Everything below is quoted exactly from a CNSNews.com news story by Pete Winn, Senior Writer/Editor
The U.S. Army has launched an inquiry into how and why active duty troops from Fort Rucker, Ala., came to be placed on the streets of Samson, Ala., during last week's murder spree in that tiny South Alabama community. The use of the troops was a possible violation of federal law.
“On March 10, after a report of an apparent mass murder in Samson, Ala., 22 military police soldiers from Fort Rucker, Ala., along with the provost marshal, were sent to the city of Samson,” Harvey Perritt, spokesman for the U.S. Army Training and Doctrine Command (TRADOC) at Fort Monroe, Va., told CNSNews.com on Monday.
“The purpose for sending the military police, the authority for doing so, and what duties they performed is the subject of an ongoing commander’s inquiry--directed by the commanding general of U.S. Army Training and Doctrine Command, Gen. Martin Dempsey.”
TRADOC is the headquarters command for Ft. Rucker.
“In addition to determining the facts, this inquiry will also determine whether law, regulation and policy were followed,” Perritt added. “Until those facts are determined, it would be inappropriate to speculate or comment further.”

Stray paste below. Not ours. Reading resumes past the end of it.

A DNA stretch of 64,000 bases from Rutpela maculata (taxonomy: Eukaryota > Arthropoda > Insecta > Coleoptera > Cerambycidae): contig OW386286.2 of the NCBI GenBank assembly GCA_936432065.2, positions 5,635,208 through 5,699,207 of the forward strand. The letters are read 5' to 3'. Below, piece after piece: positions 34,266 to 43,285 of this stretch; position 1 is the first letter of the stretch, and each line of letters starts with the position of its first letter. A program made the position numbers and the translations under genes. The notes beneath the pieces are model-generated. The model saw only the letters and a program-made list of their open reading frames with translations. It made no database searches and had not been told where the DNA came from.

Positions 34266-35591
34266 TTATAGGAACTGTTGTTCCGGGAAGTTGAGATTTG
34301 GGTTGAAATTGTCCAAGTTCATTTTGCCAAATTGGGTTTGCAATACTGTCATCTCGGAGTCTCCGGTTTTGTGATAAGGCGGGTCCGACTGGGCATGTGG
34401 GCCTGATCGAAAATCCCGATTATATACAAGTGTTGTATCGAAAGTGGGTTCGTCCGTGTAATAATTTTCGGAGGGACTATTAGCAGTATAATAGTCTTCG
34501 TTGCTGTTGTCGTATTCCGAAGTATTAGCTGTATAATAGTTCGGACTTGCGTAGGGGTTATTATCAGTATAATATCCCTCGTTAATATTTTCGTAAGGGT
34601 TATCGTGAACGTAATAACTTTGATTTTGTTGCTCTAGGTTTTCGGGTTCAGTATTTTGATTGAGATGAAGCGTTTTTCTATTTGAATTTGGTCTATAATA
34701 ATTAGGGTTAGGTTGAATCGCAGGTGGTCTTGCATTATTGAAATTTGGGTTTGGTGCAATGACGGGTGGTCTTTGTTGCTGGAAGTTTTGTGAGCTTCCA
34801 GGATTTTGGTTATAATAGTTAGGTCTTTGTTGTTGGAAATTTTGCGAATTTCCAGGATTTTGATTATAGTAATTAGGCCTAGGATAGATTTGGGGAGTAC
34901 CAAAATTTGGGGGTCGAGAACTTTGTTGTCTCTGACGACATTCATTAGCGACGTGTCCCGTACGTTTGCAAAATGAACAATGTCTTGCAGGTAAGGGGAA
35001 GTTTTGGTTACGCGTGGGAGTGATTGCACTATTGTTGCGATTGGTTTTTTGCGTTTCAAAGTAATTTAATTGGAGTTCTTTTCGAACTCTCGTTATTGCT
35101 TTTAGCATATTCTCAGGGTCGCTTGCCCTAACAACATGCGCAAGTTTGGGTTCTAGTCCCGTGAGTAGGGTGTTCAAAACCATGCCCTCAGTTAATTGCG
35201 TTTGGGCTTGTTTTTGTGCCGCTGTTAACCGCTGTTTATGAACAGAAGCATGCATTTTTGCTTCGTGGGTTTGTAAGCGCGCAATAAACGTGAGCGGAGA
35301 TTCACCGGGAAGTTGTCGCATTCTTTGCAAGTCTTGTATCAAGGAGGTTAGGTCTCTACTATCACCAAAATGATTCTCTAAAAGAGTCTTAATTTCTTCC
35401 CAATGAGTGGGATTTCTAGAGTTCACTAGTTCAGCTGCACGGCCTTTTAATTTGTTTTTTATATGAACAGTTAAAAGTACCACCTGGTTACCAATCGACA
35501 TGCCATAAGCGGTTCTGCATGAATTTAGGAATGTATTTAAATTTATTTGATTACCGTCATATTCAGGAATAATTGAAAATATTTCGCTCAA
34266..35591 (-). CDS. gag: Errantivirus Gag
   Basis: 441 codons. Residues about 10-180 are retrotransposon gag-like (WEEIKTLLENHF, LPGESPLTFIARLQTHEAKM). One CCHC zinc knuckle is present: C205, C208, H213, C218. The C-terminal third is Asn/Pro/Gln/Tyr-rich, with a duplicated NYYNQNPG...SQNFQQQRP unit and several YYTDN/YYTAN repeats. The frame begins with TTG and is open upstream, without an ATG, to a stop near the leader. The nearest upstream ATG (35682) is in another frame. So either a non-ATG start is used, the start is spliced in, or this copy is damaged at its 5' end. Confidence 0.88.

Jim Stromenger, a dispatcher at the Samson Police Department, confirmed the MP’s presence in the town, telling CNSNews.com that the troops “came in to help with traffic control and to secure the crime scene”--and the department was glad for the help.
“We’ve been getting a lot of calls,” Stromenger said. “They weren’t here to police, let me make that clear. They were here to help with traffic and to control the crime scene--so people wouldn’t trample all over (it).”
Stromenger said the town needed help--calls had gone out to all police departments in the area.
“We only have a five-man police department,” he told CNSNews.com. “We had officers from all surrounding areas helping out. There were a lot of streets to be blocked off and there had to be someone physically there to block them off. That’s what these MPs were doing. I don’t think they were even armed. The troops helped keep nosy people away.”
But Stromenger said it wasn’t the Samson Police Department that called for the troops.
“I don’t know who called Fort Rucker. But someone did. They wouldn’t have been able to come if someone hadn’t,” he added
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David Rittgers, legal policy analyst at the Cato Institute, said there are other laws barring use of federal troops outside of federal property, as well.
“Title 18, Section 375 of the U.S. Code is a direct restriction on military personnel, and it basically precludes any member of the army in participating in a ‘search, seizure, arrest or other similar activity, unless participation is otherwise authorized by law,’ “ Rittgers told CNSNews.com.
“The security of a crime scene is something I think that would roll up in the category of a ‘search, seizure or other activity,’” Rittgers added.